COVID-19 is thought of as primarily a respiratory illness that places the elderly and those with underlying conditions at greatest risk. But mounting clinical evidence shows that it can affect the whole body and undermine other organ systems – from cardiovascular to neurological – even in younger people.
Among other things, the disease caused by this novel coronavirus can increase the risk of blood clots and stroke, even in otherwise healthy young and middle-aged adults. Signs of stroke or other neurological impairment, such as weakness or confusion, should not be ignored.
Be Alert to These Signs
One of the first signs of the virus, in fact, is neurological as a number of victims reported that they lost their taste and smell before the onset of more serious symptoms. Most cases of COVID-19 are mild, but when it hits hard things can become serious suddenly.
Some patients with COVID-19 have been exhibiting hyper-coagulation, meaning their blood has thickened and the blood vessels are inflamed. Because of this, even those with what are considered milder cases can be more prone to blood clots. Those clots can travel to the lungs and the brain, where they cause large-vessel strokes.
This disease is new, and we are learning and adapting in addressing some of the heretofore unpredictable presentations of COVID-19. We draw on the best practices of other medical situations, such as using blood thinners to treat stroke. But as doctors on the front lines of this pandemic we have to be disease detectives as there is little confirmed science about some aspects of COVID-19.
The Onset of Neurological Conditions
Pulmonologists and other medical doctors were overwhelmed in the first crush of cases. Then we began to see the neurological complications: strokes, encephalitis (inflammation of the brain) and even Guillain-Barré syndrome, a relatively rare nerve disorder that can lead to paralysis. We saw two cases of the latter at Holy Name even before there was medical literature on the phenomenon related to coronavirus.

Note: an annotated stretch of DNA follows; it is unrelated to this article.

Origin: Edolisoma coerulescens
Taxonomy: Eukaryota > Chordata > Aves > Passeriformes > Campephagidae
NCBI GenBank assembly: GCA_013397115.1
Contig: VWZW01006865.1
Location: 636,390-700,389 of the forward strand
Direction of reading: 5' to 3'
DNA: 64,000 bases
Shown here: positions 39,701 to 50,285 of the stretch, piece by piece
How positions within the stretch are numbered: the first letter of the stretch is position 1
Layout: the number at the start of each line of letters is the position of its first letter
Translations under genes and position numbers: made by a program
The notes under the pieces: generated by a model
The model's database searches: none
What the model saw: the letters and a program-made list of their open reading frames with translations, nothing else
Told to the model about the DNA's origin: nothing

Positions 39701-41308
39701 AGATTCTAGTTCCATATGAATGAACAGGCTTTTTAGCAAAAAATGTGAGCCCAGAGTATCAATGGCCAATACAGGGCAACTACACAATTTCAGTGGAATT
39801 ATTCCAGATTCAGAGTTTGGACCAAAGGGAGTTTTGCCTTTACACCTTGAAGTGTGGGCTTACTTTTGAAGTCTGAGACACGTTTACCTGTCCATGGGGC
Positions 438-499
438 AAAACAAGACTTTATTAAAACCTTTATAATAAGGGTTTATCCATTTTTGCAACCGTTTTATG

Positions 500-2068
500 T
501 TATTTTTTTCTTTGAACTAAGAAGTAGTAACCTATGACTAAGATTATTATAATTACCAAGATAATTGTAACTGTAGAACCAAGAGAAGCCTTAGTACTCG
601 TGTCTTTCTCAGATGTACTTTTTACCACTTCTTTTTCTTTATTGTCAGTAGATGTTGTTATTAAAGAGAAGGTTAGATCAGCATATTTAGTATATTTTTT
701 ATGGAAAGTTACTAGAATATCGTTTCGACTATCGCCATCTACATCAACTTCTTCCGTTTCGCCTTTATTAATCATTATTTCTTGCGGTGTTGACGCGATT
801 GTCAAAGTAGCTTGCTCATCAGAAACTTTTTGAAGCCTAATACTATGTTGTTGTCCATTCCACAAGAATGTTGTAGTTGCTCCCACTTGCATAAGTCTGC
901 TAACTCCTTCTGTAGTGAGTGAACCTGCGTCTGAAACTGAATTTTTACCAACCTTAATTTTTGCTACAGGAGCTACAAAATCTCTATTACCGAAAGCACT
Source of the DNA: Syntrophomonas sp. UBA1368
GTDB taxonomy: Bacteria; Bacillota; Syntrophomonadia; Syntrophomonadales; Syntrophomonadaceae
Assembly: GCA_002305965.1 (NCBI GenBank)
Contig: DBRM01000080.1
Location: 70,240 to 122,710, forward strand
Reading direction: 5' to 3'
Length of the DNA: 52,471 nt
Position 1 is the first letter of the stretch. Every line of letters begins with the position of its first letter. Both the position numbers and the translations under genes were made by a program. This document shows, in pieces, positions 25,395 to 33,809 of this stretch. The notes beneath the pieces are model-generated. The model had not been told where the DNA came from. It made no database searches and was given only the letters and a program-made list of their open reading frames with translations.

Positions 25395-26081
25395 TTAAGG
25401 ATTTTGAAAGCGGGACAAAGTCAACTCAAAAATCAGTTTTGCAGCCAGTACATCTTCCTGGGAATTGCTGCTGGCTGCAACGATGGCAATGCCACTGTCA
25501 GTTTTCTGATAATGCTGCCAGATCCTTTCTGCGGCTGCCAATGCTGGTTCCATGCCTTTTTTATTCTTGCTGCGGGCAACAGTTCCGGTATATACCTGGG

We're vigilant in looking for neurological complications, not assuming that confusion, for instance, is solely the result of fever and infection. Patients should not hesitate to come to the Emergency Department if they have stroke symptoms.
Think of the acronym FAST:
- Face drooping
- Arm or leg weakness
- Speech difficulties
- Time to call 911
Safe and Clean
Thankfully, the incidence of COVID-19 seems to be on the decline in northern New Jersey. In early May, Holy Name was the first hospital in North Jersey to complete a rigorous, deep cleaning of our 450,000 square feet of clinical and non- clinical space. We started with manual disinfection, then applied electrostatic sanitizing mist, and finally, blasted UV-C light to kill more than 30 types of pathogens—including COVID-19.
It has been challenging and healthcare providers have been on a rapid learning curve as this new disease swept through the region. Scientists and clinicians continue to grapple with understanding COVID-19 and how it is best treated.
Researchers worldwide are studying coronavirus and looking for patterns, antidotes and effective therapies for COVID-19. The science is emerging. We’re fortunate at Holy Name to be participating in a number of clinical trials aimed at finding the best treatments for this insidious disease.
In the meantime, do not ignore any stroke symptoms and don’t hesitate to seek treatment at Holy Name’s Emergency Department.
Marissa Oller-Cramsie, DO, is a board-certified neurologist with a special interest
in neurophysiology. Her office in Teaneck is currently offering in-person and
telemedicine appointments by calling
201-833-7208 or visiting northjerseytelemedicine.com.